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Gino Gradkowski Working Through Growing Pains


Gino Gradkowski watched the tape of last Sunday's game and was disappointed with himself mostly because of one thing.

He was thinking too much instead of just playing confidently.

Gradkowski is literally at the center of the Ravens' struggling offensive line. He's the only new starter on a unit that was a big part of Baltimore's Super Bowl run, and thus someone many fans are pointing at for the sudden and unexpected problems.

"I'm just trying to progress every week, get better every week," Gradkowski said Wednesday. "There's still a lot of work to be done and improvement I need to make. I'll keep working at that every day."

Gradkowski, 24, is a fourth-round pick out of Delaware who is in just his second NFL season. He took over the starting job from 15-year veteran Matt Birk.

On Monday, Head Coach John Harbaugh said Gradkowski is holding up physically. But he said the Ravens are feeling the effects of having a less experienced center.

"It's a difference between Gino and Matt with the calls," Harbaugh said. "Gino's a really smart guy, but Matt had been on at it for a lot of years."

Gradkowski said identifying opposing defenses and making the appropriate calls has "been a challenge." He said opponents have thrown a lot of different alignments and pressures at him so far.

Regardless, one thing he can't be is hesitant. Harbaugh said Gradkowski is sometimes a little "tentative" with his footwork instead of coming off the ball and pushing defenders back. That's not creating enough room to get the ground game going.

"I've got to try to be more confident and more comfortable in there," Gradkowski said. "You just make the calls and you've got to go. Whether they're right or wrong, you've got to go. That's something I'll work on, something I need to get better with."

Former Ravens offensive lineman Wally Williams went through a similar process as Gradkowski. As an undrafted rookie free agent, Williams played in just two games as a rookie in 1993 then took over as Cleveland's full-time starting center seven games into the 1994 season.

Williams now watches the Ravens as a CBS analyst for WJZ and 105.7 The Fan, and has kept an eye on Gradkowski's development in the middle.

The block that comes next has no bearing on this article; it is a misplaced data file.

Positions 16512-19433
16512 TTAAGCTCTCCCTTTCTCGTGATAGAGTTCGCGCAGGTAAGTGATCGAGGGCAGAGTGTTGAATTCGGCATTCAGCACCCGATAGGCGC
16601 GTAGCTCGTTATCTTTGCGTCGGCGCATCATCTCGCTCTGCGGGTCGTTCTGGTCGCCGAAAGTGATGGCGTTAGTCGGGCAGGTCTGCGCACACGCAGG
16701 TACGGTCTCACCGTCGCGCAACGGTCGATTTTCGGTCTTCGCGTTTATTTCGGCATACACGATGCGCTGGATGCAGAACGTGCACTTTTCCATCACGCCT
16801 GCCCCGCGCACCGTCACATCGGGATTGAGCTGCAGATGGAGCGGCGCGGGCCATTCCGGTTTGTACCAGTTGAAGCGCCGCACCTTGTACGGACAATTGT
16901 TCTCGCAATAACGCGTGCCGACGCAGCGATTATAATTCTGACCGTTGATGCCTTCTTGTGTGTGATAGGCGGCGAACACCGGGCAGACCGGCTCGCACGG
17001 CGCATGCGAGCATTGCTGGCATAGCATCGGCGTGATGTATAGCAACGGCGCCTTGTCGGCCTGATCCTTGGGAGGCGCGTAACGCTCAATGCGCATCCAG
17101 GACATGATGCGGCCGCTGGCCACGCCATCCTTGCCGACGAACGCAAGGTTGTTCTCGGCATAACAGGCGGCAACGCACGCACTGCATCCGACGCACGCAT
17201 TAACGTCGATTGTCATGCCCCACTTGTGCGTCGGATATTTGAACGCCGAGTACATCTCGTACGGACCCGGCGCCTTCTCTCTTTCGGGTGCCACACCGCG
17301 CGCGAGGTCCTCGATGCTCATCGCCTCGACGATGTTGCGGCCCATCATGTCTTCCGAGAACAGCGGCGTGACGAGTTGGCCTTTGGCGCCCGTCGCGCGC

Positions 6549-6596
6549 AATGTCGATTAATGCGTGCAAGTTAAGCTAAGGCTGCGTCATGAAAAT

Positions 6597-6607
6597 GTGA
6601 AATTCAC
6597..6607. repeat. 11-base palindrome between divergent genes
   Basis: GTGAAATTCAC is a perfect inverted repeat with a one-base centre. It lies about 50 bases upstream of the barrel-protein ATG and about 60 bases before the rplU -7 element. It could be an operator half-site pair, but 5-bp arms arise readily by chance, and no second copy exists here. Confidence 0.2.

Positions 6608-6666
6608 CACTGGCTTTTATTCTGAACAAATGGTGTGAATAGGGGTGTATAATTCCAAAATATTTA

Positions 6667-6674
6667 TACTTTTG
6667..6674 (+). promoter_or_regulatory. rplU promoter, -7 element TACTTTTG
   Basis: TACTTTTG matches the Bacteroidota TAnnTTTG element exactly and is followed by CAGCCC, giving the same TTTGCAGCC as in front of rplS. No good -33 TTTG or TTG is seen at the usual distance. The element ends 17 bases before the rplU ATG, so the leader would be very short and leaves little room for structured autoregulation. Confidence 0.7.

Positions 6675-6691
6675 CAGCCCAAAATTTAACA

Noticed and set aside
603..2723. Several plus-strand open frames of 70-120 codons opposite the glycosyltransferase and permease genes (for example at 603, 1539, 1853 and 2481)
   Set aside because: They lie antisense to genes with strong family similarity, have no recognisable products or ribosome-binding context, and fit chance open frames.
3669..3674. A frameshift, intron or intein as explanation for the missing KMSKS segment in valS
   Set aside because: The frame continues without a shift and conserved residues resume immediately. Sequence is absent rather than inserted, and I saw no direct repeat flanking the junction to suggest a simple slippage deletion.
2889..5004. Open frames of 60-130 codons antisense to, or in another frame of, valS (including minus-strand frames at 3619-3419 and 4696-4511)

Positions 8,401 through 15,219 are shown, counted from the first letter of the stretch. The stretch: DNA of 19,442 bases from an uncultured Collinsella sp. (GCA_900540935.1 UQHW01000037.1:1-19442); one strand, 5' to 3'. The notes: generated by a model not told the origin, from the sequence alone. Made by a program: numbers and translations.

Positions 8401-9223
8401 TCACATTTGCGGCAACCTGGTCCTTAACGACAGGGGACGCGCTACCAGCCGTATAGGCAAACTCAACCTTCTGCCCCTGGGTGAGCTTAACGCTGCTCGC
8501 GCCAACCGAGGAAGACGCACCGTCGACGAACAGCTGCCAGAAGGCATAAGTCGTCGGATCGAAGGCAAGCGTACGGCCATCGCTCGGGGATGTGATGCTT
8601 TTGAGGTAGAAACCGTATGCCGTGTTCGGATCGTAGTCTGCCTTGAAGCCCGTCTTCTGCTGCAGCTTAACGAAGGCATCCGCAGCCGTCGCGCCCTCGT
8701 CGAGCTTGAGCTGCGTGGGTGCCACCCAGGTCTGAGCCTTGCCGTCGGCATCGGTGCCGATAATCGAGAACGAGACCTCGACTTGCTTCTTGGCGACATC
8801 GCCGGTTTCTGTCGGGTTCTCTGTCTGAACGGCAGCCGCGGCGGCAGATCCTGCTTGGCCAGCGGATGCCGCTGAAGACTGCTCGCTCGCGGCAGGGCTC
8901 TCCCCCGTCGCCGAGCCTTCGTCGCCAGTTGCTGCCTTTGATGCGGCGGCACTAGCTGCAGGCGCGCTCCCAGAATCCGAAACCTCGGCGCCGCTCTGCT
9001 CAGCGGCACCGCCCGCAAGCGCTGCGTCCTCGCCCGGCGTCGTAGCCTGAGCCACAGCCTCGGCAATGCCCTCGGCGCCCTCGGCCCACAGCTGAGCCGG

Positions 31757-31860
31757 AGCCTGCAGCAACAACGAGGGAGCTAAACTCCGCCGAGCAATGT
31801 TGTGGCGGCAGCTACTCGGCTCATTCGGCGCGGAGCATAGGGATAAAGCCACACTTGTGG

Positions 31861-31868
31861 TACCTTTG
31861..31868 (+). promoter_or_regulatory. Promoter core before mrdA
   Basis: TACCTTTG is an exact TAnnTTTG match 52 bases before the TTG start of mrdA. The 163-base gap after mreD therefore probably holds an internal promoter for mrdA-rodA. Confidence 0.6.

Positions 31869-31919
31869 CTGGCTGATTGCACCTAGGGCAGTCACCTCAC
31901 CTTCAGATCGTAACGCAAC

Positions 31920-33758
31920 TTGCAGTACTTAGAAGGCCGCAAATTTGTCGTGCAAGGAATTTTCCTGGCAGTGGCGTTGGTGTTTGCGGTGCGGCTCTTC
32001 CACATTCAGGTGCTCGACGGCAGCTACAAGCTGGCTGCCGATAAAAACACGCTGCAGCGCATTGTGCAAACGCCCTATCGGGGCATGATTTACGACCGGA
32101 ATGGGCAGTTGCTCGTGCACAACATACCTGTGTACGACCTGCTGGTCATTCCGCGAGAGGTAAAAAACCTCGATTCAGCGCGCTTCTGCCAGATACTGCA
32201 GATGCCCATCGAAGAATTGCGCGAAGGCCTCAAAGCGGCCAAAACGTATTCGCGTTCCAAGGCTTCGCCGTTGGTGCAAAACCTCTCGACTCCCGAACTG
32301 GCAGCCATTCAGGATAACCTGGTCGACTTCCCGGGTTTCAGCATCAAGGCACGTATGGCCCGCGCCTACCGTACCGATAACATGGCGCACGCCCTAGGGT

"It's a lot of responsibility Gino has, and he's going through some growing pains right now," Williams said.

Williams believes Gradkowski's confidence in making the calls is something that affects the rest of the offensive line.

Harbaugh said the Ravens need to be more physical inside with pass protection, yet Baltimore has two maulers at guard in Pro Bowler Marshal Yanda and Kelechi Osemele. So are the calls what's making them come off the ball slower?

"We see how important Matt Birk was to this team last year. When you have a veteran guy who has seen every defensive front and every blitz, he sniffs it out before he even puts his hand on the ball," Williams said.

"If you have that confidence as a guard or tackle that your center is going to put you in the right spot, it takes a lot of the pressure off the thinking process. It allows you to come off the ball a lot harder. You don't have to worry about mistakes."

Williams also questioned the offensive line's overall toughness. Running back Ray Rice pointed to a problem in intensity.

"What we're doing is getting a guy who wants it a little bit more on the other side," Rice said. "That's what we have to do; we have to fight that. We have to go out there and match the other team's intensity."

Gradkowski's fellow offensive linemen are taking their share of the blame for the line's struggles. Yanda was asked whether the problem has been about not being on the right assignments or whether players are losing one-on-one battles.

"Sometimes that happens [with the assignments], and sometimes guys need to make plays, and sometimes they may," he said. "Sometimes it's penalties that kill the whole drive. It's a combination of things."

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